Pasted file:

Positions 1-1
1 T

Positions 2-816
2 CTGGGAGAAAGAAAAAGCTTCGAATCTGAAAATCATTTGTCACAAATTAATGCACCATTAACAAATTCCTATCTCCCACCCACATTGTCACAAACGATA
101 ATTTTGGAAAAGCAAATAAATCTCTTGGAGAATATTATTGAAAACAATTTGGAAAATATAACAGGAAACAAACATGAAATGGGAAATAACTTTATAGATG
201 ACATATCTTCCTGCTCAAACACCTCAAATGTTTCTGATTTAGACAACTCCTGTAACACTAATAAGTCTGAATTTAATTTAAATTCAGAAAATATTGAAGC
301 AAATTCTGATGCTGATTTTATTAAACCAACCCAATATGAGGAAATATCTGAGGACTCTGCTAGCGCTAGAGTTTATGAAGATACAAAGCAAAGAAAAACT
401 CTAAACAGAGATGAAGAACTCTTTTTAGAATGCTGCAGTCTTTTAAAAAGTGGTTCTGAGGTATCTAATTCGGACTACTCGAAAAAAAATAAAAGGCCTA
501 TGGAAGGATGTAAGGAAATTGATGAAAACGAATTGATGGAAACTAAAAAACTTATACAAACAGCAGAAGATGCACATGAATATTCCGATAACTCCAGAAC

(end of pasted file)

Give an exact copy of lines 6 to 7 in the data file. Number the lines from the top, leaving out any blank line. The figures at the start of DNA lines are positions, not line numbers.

201 ACATATCTTCCTGCTCAAACACCTCAAATGTTTCTGATTTAGACAACTCCTGTAACACTAATAAGTCTGAATTTAATTTAAATTCAGAAAATATTGAAGC
301 AAATTCTGATGCTGATTTTATTAAACCAACCCAATATGAGGAAATATCTGAGGACTCTGCTAGCGCTAGAGTTTATGAAGATACAAAGCAAAGAAAAACT